Yvette Thomson

80 Flips | 1 Magazine | 1 Follower | @yvettethomson | Keep up with Yvette Thomson on Flipboard, a place to see the stories, photos, and updates that matter to you. Flipboard creates a personalized magazine full of everything, from world news to life’s great moments. Download Flipboard for free and search for “Yvette Thomson”

Can YOU guess the artist? http://t.co/aXSdn90kUf

Did you know you can read online or download PDFs of 375 Met titles will full text in our publishing portal MetPublications? This resource will eventually offer access to nearly all books, “Bulletins,” and “Journals” published by the Met since its founding in 1870. http://met.org/1511nEs Mary Cassatt (American, 1844–1926) | Nurse Reading to a Little Girl | 1895

The historic eruption of Vesuvius, the volcano responsible for burying the towns of Herculaneum and Pompeii occurred on this day in A.D. 79. Featured Artwork of the Day: Alfred William Hunt (British, 1830–1896) | View of the Bay of Naples with Vesuvius, Smoking, in the Distance (Evening) | 1871 http://met.org/19tneGg

The goshawk is an incredibly fast bird of prey. Watch this slow-motion clip from Smithsonian Channel to catch all the action of a mighty bird on the hunt: http://s.si.edu/155sm1M (Photo by Smithsonian Channel)

“Photography and the American Civil War” features more than 200 of the finest and most poignant photographs of the war. Closing September 2, the exhibition examines the evolving role of the camera during the nation’s bloodiest war. http://met.org/16VD1vy Reed Brockway Bontecou (American, 1824–1907) | [Wounded Soldiers on Cots, possibly at Harewood Hospital] | 1865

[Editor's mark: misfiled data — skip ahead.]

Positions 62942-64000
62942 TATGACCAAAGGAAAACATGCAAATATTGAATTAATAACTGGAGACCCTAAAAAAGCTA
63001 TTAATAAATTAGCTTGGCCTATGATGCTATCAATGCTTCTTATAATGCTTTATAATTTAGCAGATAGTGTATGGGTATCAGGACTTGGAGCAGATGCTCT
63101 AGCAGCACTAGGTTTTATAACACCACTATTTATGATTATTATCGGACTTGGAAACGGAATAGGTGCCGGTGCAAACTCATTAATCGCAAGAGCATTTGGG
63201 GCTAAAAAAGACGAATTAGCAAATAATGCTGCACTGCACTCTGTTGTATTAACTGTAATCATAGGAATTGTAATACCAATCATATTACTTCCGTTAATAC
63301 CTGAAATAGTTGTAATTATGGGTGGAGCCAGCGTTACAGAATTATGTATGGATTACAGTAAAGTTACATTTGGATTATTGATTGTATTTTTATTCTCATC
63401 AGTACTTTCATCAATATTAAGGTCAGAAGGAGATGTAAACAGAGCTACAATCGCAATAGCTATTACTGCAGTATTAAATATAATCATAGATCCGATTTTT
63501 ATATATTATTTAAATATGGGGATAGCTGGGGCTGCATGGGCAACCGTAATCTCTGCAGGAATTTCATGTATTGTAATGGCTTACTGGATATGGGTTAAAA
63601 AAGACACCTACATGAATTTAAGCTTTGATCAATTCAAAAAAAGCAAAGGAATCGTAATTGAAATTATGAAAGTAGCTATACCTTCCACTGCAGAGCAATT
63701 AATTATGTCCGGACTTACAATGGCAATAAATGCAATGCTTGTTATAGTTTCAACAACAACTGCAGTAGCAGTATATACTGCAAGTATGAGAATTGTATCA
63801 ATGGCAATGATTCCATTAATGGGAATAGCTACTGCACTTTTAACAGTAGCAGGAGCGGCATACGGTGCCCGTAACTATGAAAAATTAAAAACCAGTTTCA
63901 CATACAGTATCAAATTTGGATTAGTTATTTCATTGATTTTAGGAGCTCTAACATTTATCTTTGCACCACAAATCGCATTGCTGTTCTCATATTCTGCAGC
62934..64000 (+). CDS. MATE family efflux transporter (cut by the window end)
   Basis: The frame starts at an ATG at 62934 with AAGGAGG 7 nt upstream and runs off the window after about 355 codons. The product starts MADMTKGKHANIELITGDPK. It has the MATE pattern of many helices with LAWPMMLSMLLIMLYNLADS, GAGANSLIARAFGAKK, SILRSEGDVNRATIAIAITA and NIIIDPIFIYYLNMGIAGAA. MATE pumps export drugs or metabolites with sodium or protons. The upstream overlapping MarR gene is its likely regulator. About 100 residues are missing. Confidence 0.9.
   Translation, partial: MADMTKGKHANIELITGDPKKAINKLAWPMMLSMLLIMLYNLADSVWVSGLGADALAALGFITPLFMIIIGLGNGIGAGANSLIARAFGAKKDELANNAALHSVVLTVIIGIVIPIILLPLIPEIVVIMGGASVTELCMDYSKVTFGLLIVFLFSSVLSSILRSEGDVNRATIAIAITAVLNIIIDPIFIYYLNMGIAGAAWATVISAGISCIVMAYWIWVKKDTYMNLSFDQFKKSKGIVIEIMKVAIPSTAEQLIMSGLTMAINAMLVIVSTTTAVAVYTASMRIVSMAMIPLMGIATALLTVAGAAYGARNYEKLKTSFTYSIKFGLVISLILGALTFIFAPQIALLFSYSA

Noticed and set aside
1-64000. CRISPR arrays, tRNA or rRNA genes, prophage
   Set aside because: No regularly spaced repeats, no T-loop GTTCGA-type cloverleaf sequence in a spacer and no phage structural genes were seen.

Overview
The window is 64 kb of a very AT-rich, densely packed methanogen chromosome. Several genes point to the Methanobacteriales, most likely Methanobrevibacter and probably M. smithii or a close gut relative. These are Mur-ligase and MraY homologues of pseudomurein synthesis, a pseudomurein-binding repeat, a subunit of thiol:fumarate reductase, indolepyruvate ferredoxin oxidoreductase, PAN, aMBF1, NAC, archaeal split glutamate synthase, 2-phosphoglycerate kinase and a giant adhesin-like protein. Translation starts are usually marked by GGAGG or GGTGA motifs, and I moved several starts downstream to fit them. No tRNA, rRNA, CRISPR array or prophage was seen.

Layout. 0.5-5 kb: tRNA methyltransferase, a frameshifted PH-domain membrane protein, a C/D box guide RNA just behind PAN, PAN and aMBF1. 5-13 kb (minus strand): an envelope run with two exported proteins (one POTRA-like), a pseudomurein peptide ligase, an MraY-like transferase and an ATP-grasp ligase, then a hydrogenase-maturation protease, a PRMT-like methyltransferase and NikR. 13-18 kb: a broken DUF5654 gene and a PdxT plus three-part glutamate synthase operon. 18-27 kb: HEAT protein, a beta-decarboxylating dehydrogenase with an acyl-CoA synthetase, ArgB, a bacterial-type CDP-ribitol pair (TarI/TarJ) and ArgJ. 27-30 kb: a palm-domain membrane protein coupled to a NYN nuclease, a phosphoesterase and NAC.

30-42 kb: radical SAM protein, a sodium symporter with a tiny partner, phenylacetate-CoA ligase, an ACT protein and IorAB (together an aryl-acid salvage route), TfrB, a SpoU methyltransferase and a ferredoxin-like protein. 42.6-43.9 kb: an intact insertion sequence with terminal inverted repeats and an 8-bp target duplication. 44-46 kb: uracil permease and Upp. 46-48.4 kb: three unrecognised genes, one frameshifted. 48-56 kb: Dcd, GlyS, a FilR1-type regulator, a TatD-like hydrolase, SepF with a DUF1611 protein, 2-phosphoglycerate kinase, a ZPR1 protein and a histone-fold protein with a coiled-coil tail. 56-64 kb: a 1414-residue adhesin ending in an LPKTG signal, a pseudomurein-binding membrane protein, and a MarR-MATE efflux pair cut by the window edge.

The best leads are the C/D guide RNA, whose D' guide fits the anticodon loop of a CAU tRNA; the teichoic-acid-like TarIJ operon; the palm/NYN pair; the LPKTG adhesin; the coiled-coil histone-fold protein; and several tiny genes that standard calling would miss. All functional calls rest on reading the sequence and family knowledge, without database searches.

Dog Lovers, Happy National Dog Day! We'd love to hear your favorite dog story! Share it with us in the comments section below. Here's ours, the tale of Owney The Railway Mail Dog: From 1888 until his death in 1897, Owney rode with Railway Mail Service clerks and mailbags all across the nation. The Railway Mail Service clerks adopted Owney as their unofficial mascot, marking his travels by placing medals and tags from his stops on his collar. By the early 1890s, the traveling postal dog was a regular feature in newspapers across the country as Owney visited town after town. Read all about Owney from the Smithsonian National Postal Museum: http://s.si.edu/1dhlQXW

Tate on Twitter: "“The tricks of today are the truths of tomorrow” Happy birthday artist Man Ray, born in 1890! http://t.co/97QdKSYeGn http://t.co/F1bekYxzoI"

Add this Tweet to your website by copying the code below. Learn more<p>Add this video to your website by copying the code below. Learn more